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Review: Designing APIs for the Web

As a distributed systems developer and architect, I find the diversity of voices and ideas in the expanding world of APIs enriching, daunting, and, at times, disconcerting. Something I have noticed is that the definition of the elusive  “good” web API is highly influenced by one’s exposure to a plethora of successful and failed concepts evolving over the past 40 years. With the relatively recent rise of the “API Economy” fueling unprecedented exploration of opportunities, I am always looking for better ways to articulate the principles of API design.

Filling a Gap

Absent some good mentors, opportunities, and guidance--as I have been privileged to in my career--it is no surprise when I hear the stories of startups and companies unnecessarily “re-discovering” many of the same API problems and solutions as others before them.

In the circles I run in, a common theme I hear is the tension of product managers, architects and developers having to just get something done without being able to really spend the time and effort to learn better ways to think about the problems they are trying to solve. I have often lamented not having a concise, practical mechanism to bridge the API knowledge gap in teams I work with and facilitate a common language and understanding between business and technical stakeholders. It’s either been pay your dues, suck it up and figure it out yourself, or basically just continue to repeat the past.

As such, I was pleasantly surprised when I recently watched Mike Amundsen’s video series “Designing APIs for the Web,” published by O’Reilly. Here was a straightforward, holistic dive into the A-Zs of the API lifecycle. With a format and a pace suitable to a broad set of stakeholders, it seamlessly bridges the divide between business analysts, product owners, architects, entry level and senior engineers.

In a nutshell

If you have ever had a chance to hear Amundesen expounding on API design, you know you are in for a rich blend of practical advice, new ideas and a bit of controversy thrown in to keep you on your toes. His years of experience in the field as an API consultant and architect shine through in the material to keep it relevant and engaging.

The thirteen-part series roughly breaks down into four general areas, though some of the boundaries blur a bit at times. I summarize as follows:

Distributed Computing Concepts and Architecture

  • Practical synthesis of some of the heady, yet foundational, aspects of distributed messaging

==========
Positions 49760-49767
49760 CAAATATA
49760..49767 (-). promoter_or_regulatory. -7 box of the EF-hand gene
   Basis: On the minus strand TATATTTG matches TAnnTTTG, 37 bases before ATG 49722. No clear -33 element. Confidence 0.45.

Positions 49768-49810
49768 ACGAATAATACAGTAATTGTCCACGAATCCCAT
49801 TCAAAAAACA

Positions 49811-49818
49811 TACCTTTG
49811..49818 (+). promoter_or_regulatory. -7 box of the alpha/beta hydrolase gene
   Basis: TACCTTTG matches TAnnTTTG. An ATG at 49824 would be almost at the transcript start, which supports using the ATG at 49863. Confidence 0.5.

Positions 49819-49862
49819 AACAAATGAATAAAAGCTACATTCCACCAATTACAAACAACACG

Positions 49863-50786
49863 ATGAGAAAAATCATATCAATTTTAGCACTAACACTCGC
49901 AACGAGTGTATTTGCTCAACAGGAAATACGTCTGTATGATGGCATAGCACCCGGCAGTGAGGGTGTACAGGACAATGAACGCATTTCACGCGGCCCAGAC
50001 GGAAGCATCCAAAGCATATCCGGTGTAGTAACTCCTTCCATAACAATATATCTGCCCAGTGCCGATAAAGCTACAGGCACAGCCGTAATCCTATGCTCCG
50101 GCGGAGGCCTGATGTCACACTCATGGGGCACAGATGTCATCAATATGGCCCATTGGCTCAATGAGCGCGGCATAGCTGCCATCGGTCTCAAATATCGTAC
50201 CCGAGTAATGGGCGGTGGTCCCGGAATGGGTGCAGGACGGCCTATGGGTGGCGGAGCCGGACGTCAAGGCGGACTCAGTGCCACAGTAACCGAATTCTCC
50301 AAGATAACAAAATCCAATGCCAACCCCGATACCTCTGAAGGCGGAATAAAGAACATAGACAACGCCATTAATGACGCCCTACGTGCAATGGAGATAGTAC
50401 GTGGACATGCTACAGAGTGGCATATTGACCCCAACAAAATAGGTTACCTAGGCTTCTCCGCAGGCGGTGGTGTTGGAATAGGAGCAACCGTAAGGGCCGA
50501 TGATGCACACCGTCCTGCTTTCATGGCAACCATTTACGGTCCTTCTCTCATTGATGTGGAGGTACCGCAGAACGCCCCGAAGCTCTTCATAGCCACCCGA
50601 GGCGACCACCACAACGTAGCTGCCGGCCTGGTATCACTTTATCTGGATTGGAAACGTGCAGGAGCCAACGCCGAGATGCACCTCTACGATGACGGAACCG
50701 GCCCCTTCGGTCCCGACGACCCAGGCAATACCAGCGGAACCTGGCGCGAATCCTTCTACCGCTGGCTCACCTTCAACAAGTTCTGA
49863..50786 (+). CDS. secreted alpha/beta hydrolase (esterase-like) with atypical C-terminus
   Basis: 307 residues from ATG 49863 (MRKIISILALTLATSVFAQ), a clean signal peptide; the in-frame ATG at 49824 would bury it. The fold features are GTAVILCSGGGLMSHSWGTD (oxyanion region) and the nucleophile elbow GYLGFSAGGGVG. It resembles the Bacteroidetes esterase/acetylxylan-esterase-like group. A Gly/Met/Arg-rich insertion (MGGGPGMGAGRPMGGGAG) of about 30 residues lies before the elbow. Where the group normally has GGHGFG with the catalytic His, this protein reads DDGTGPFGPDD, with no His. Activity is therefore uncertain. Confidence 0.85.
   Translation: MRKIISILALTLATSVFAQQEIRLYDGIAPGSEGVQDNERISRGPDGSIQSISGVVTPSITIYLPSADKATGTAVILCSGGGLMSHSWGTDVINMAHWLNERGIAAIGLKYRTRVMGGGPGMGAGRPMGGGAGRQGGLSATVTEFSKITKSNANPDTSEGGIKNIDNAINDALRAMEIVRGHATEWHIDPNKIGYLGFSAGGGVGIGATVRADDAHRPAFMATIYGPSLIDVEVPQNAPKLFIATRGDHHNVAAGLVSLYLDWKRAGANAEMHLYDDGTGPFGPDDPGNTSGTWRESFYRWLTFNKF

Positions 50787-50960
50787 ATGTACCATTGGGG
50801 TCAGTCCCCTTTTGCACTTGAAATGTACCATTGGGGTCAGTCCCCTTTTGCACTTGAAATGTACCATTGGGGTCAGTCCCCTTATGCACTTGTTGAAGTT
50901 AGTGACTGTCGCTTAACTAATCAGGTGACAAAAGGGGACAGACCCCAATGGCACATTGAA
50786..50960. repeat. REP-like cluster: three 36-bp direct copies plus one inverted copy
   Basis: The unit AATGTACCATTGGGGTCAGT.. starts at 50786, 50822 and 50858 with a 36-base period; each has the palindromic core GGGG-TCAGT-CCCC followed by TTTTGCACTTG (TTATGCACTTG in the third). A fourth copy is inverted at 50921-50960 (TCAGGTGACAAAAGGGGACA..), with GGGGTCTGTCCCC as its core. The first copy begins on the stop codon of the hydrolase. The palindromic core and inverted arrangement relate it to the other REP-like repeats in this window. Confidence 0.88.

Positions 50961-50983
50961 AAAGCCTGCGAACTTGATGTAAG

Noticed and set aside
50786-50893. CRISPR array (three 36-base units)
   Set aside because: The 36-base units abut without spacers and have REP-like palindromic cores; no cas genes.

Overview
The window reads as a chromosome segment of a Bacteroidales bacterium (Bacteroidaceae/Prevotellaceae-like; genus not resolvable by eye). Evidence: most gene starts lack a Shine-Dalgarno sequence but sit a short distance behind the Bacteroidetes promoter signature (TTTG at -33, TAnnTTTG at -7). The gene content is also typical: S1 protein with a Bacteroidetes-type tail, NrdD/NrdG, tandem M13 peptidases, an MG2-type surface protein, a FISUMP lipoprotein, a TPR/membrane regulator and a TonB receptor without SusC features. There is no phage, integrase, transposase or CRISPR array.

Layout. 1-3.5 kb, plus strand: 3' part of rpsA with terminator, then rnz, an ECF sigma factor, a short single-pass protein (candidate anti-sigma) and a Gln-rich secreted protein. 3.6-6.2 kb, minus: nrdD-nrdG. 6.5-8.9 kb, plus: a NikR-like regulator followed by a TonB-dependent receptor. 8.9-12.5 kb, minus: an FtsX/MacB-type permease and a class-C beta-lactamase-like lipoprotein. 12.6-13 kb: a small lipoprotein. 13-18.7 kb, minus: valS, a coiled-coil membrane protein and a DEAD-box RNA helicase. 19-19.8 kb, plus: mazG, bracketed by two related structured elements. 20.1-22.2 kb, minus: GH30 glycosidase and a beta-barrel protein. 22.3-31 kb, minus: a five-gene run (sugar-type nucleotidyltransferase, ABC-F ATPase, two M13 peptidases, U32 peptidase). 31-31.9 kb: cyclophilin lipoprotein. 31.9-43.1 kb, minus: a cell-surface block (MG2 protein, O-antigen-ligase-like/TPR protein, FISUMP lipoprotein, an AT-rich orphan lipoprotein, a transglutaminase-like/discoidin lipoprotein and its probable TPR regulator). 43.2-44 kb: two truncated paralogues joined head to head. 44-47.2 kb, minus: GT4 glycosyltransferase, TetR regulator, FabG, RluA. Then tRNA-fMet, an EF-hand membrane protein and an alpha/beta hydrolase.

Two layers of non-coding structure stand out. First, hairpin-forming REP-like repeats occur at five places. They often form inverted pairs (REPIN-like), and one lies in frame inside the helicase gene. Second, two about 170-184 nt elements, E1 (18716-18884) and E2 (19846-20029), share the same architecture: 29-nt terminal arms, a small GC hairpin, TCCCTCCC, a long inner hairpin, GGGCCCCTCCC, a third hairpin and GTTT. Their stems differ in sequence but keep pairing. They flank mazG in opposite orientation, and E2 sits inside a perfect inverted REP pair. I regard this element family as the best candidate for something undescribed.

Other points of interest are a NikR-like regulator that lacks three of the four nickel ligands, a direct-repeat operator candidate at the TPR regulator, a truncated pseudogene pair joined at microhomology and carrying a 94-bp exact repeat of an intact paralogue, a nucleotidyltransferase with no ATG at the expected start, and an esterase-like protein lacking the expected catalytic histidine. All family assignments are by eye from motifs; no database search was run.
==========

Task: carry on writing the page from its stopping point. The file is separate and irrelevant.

• Compulsory survey of the fallacies of distributed computing
  • Novel insights into understanding the boundaries of systems
  • Overview of the evolution of the Web, its protocols and the advent of web APIs


  • Practical strategies to target your API
  • Tried-and-tested methods for mining requirements from business stakeholders
  • How to make your API a pleasure to use with longevity
  • Survey of the pros and cons of API styles


  • Design artifacts that consolidate business requirements for implementation
  • System Architectures and Components to support your API
  • Service Implementation Examples and analysis
  • Client Implementation Examples and analysis


  • Documenting APIs consistently
  • Providing great Developer Experience (DX)
  • Evolving APIs so they don’t break

Digging in

One of the questions on my mind as a senior level API architect when I started to watch the series was “Would this be worth my time to go through thirteen videos?” Part of me was curious who was the target audience and was I in it? Part of me was looking forward to learning new things and part of me was interested in comparing notes.

Turns out Amundsen deftly covered a spectrum of topics and material relevant to those new to APIs and those who have been working in the field for years.  He shines throughout the series at communicating foundational ideas in a unique, multi-disciplinary fashion.

It never feels like the series is grinding an axe or trying to convince you of a better way. Rather, Amundsen comes across as an objective presenter of the strengths and weaknesses of a variety of approaches leaving it to the listener to draw their own conclusions.

Re-schooled on the Fundamentals

Launching into some of the fundamental limitations of distributed systems, Amundsen ties in Einstein, Newton and a bit of Pat Helland as he covers the nature and evolution of API messages in a system. Though much of this was not new material for me, what was new was the simplicity with which Amundsen mined the essence out of some pretty heady material and tied it to practical aspects of implementing APIs.

His explanation of relativistic effects on messaging and accounting for the fact the related underlying data in the messages may changed by the time you receive them, referencing burned out stars, was an insightful takeaway.

Expounding on Helland’s work on the boundaries of systems, his ideas about trust from messages on the inside versus the outside of the system were a new perspective on some old ideas for me. Tying that to how one should think about writing code was reflective of how Amundsen consistently grounds theory in application.

Absent in all this, however, were credits to Leslie Lamport, who had done some of the foundational work on distributed systems back in the ’70s that Amundsen was referencing.

What struck me overall was the spectrum of background topics covered, including the basics of the Web, were what I considered some of the most helpful concepts I had amassed through the years. If I were to generalize the background I consider basic to everyone crafting APIs, Amundsen had not only touched on it, but had consistently pointed out how to practically apply it.